"The way a team plays as a whole determines its success. You may have the greatest bunch of individual stars in the world, but if they don't play together, the club won't be worth a dime."

Babe Ruth

Assigning tasks to individuals might feel like the most natural thing in the world, but in reality, when you are trying to create a highly functioning team, it might be doing more harm than good. This is true even when tasks are self-assigned by team members, and certainly true when tasks are imposed upon individuals by managers. Here’s why.

Having one individual responsible for a task takes responsibility away from the team and instead focuses on the individual. This can be damaging in a number of ways, not least that the individual is under more pressure to deliver. Short termist management might think this encourages productivity, but the internal pressure this generates can be a short cut to burnout. The focus needs to be on collective responsibility: it’s the responsibility of the team to release something, not the responsibility of the individual.

This issue is compounded if the team’s work in progress limit is too high. If there are nine team members, and nine things currently in progress, then in the best case each person will have nine things to do, and in the worst case one person will have all nine things to do and the other eight people will be sitting around waiting for them to finish, putting enormous pressure on those who are the bottleneck. The more items of work that are currently in progress, the more than a focus on assignment will bite you.

Assignment promotes a command and control attitude. Sometimes, each member of a “team” is actually being managed individually and has their own stream of work. This can produce output in certain cases, but the individuals being managed are not a team: they’re a collection of individuals who might happen to sit together.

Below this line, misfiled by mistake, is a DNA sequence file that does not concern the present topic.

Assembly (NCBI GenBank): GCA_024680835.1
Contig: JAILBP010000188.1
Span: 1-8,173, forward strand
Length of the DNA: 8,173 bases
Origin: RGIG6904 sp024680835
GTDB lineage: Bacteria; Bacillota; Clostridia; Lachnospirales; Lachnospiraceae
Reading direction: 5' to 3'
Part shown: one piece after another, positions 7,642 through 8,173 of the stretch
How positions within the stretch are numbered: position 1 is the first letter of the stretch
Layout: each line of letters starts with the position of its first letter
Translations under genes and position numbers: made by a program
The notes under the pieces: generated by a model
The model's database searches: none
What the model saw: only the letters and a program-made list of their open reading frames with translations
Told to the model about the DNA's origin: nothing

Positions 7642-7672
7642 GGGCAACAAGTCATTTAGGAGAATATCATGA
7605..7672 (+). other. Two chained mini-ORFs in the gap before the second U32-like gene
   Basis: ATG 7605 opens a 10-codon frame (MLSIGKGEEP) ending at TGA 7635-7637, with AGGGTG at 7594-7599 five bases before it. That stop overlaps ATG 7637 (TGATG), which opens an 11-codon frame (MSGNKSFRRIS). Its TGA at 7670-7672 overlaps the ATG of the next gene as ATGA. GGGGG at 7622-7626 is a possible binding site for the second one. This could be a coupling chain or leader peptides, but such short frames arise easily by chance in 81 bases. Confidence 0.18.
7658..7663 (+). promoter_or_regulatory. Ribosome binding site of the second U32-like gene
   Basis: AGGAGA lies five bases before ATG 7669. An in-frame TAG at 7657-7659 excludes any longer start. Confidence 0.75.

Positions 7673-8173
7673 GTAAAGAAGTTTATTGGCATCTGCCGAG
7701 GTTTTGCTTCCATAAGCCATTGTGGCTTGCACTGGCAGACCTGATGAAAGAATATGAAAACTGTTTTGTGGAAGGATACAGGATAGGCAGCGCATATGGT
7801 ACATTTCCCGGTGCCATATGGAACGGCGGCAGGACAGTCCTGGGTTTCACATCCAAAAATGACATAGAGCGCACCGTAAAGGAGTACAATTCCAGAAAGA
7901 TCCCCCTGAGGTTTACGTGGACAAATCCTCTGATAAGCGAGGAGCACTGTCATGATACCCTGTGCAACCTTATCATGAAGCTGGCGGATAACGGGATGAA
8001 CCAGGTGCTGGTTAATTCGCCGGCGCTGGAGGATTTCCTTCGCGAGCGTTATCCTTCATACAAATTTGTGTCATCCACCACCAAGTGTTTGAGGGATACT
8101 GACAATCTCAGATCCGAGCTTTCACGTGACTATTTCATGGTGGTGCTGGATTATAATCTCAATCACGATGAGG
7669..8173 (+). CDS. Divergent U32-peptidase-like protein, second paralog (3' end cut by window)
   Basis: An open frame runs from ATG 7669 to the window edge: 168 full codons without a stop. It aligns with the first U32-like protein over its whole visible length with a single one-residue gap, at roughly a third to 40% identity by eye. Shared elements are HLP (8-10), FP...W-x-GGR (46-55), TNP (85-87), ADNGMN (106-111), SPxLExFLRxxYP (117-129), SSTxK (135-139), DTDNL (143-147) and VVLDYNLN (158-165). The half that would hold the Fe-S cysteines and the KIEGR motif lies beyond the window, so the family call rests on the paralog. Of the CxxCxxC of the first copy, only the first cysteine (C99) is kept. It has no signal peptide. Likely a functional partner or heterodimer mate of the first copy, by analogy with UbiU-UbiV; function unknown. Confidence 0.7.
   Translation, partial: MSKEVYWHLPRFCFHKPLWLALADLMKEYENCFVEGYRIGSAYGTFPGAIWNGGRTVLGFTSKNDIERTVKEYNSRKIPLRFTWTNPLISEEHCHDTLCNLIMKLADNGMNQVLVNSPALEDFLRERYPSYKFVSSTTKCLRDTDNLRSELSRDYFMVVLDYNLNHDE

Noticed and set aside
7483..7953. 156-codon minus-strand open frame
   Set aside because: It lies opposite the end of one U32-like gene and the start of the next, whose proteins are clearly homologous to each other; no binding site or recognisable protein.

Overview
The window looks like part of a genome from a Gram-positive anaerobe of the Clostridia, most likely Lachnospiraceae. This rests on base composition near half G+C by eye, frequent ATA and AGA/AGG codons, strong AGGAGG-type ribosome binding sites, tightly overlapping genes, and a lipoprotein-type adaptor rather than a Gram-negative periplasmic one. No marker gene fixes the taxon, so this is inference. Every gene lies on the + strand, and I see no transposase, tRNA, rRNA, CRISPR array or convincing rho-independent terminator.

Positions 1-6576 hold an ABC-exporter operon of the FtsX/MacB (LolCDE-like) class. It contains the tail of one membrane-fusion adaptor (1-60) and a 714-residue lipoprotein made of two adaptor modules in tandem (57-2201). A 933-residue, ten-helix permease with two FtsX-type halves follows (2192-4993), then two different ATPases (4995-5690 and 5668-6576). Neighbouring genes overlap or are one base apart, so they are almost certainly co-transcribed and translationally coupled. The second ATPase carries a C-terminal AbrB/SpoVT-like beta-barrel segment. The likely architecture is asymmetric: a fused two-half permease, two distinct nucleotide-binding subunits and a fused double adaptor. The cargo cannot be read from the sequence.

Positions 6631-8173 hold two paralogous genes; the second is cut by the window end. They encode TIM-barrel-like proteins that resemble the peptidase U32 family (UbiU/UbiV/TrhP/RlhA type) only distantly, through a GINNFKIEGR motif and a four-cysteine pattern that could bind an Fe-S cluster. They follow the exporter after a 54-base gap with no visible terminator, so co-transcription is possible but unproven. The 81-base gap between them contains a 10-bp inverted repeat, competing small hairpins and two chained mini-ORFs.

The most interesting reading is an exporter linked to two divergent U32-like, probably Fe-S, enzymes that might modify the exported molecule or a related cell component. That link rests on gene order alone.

Individual assignment can create silos of information. If one person is responsible for a task, and everyone has their own tasks or types of work, then it’s harder to work as a team: the knowledge is held only with a few people, rather than across everyone. Pairing dramatically helps break these silos down.

Assignment can also give rise to the hero anti-pattern: where a few people are responsibility for the success of the entire team, and they end up pulling an all-nighter just to get the release out the door. The hero culture might seem appealing to short-sighted managers, but when eventually the hero inevitably fails to deliver, hero culture quickly turns to blame culture.

How to shift this culture?

  • Reduce your team’s work in progress limit. Insist they don’t start anything else until the team finishes what’s in progress, and that they go to pair with those who are still working on tasks, even if it’s not their normal discipline.

  • Stop giving people things to do. At the very least, ensure that the team are choosing their own tasks from a list rather than being managed individually.

  • Stop tracking assignment. Don’t record on the task who is working on it. Simply track what’s being worked on by talking about it each standup meeting.

  • Avoid the trap of buck-passing. If you’re not careful, giving a weaker team collective responsibility means that they pass the buck. The thinking goes: “if I’m not individually responsible then I’m not responsible at all.” The antidote is team accountability: praise the entire team for their successes and ensure they all investigate the reasons for failure together. This includes the product owner and the user experience people - they are all part of the team.

Does task assignment cause problems for you? What silos could be broken down by having more of a team assignment focus?